The second of the Holdsworth siblings to marry was Joseph. On 20th February 1792 he married Margaret Miller at Christ Church, Spitalfields. Margaret Miller had been born in 1768 in Fashion Street, Spitalfieds, the daughter of Andrew Miller, a dyer, and his wife Beatrice.
Marmaduke Street is just visible in the top right-hand corner of this section of Richard Horwood’s 1792 map of London
We know that Joseph had been living in London for at least two years by the time he married, since there are records of him paying land tax on a house in Marmaduke Street in 1790 and 1791. As we can see from Richard Horwood’s Plan of London (above), first published in the year of Joseph Holdsworth’s marriage, Marmaduke Street was a short road consisting of a dozen or so houses, to the north of Wellclose Square and what is now Cable Street, and to the east of today’s Cannon Street Road. It extended northwards into the fields towards Mile End Old Town, where Joseph’s widowed mother Elizabeth would soon be living with his sister Sarah and her husband Edward Porter, a plumber. The street was part of a recent building development: when John Rocque published his map of London half a century earlier, the whole area was still open countryside.
When Joseph and Margaret Holdsworth’s first child, Sarah, was born towards the end of 1792, the couple were living in St George’s Terrace, was close to the grand Hawsksmoor church of St George-in-the-East, where Sarah was christened on 13th January 1793. The parish register gives Joseph’s occupation as ‘cordwainer’, or shoemaker, which was also the occupation of his brother, my 4 x great grandfather William. Indeed, I suspect that the two brothers were in business together.
The church of St George-in-the-East, Stepney, in 1815
By the time Joseph and Margaret’s second child, John Clark Holdsworth, was baptised at St George-in-the-East, on 10th May 1795, they were back in Marmaduke Street. By this time, Joseph’s brother William was also living in the same street. Both men were paying 16s 6d in land tax on separate properties there in 1795, with the amounts varying for the years that followed. I’ve found no further records for John Clark Holdsworth, suggesting that he probably died in infancy.
When a third child, Elizabeth, was born in the following year and christened at St George’s on 5th June 1796, the family were still at Marmaduke Street and Joseph was still working as a cordwainer. We know from later census records that a fourth child, Godfrey, was born in about 1799, though I haven’t managed to find a record of his baptism.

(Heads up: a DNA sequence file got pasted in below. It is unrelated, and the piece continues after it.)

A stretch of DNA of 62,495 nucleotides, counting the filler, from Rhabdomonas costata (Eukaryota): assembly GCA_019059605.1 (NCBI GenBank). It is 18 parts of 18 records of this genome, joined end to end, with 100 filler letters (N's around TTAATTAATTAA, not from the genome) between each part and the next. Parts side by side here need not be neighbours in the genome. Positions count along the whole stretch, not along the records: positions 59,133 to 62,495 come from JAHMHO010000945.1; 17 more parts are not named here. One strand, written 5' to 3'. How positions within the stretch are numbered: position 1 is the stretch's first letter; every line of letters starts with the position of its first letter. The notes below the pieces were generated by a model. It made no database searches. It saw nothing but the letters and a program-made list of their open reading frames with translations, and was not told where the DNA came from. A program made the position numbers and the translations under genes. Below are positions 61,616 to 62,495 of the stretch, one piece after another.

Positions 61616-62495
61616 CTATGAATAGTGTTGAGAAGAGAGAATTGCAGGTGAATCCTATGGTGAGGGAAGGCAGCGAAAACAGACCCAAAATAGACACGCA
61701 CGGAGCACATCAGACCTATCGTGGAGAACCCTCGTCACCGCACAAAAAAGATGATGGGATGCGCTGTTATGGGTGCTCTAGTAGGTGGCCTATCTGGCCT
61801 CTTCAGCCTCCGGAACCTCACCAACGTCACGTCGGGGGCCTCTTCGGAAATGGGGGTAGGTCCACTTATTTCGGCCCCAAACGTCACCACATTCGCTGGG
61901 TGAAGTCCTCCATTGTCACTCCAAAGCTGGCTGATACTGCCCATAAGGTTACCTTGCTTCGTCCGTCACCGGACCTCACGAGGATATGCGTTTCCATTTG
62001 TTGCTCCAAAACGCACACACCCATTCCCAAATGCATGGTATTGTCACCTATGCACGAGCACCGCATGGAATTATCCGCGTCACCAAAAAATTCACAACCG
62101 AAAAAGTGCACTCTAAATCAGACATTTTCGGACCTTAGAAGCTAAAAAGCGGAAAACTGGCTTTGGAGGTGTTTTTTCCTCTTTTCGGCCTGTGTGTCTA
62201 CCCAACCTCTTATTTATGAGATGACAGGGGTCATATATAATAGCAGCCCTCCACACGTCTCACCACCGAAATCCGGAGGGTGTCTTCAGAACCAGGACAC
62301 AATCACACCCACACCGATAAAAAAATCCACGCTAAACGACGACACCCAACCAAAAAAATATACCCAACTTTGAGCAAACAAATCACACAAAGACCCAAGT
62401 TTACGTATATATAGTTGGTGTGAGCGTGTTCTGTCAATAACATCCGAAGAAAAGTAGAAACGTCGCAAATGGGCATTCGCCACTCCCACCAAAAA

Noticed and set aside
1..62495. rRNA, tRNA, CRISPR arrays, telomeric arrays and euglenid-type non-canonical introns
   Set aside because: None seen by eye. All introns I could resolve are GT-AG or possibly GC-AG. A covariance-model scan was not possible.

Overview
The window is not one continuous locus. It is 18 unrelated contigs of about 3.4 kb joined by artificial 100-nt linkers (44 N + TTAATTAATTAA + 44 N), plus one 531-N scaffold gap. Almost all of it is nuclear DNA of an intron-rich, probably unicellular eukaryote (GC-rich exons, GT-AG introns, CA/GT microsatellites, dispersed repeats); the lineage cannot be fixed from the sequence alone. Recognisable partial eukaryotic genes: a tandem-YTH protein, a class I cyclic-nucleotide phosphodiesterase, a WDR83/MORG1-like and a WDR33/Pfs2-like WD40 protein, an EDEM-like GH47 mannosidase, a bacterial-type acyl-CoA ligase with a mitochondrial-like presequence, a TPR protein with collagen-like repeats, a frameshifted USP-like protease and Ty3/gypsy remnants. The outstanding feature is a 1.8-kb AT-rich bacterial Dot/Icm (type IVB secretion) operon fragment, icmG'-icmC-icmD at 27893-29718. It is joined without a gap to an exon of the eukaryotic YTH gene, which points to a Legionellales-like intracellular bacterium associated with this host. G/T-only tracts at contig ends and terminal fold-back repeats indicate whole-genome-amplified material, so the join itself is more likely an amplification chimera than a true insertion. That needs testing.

Joseph and Margaret’s youngest child, Joseph Edward, was baptised at St George’s on 11th April 1802. By this time, the Holdsworths had moved from Marmaduke Street to nearby William Street, perhaps in search of a larger house to accommodate a growing family. An alternative explanation is that they moved into premises associated with Joseph’s new occupation, which is given in the parish register as ‘chandler’. Chandlers were dealers or traders, particularly in candles, wax and soap.
Joseph Holdsworth senior was still living in William Street when his mother Elizabeth Holdsworth, my 5 x great grandmother, made her will in February 1809, in which she decreed as follows:
I desire to have a good plain elm coffin and the expenses of my funeral to be conducted with as little expense as is necessary, my son Joseph Holdsworth of William Street St Georges East in the County of Middlesex having forty pounds in money of mine in his hands and that my funeral expenses and all other expenses during my illness be paid out of that said forty pounds that my son Joseph Holdsworth has in his hands.
Little is known of Joseph Holdsworth’s later life. At the time of the 1841 census, his wife Margaret, then aged seventy or thereabouts, was living with their daughter Elizabeth and her family, so she may have been a widow by that time. The fact that she was no longer with them in 1851 suggests that she had probably died by then.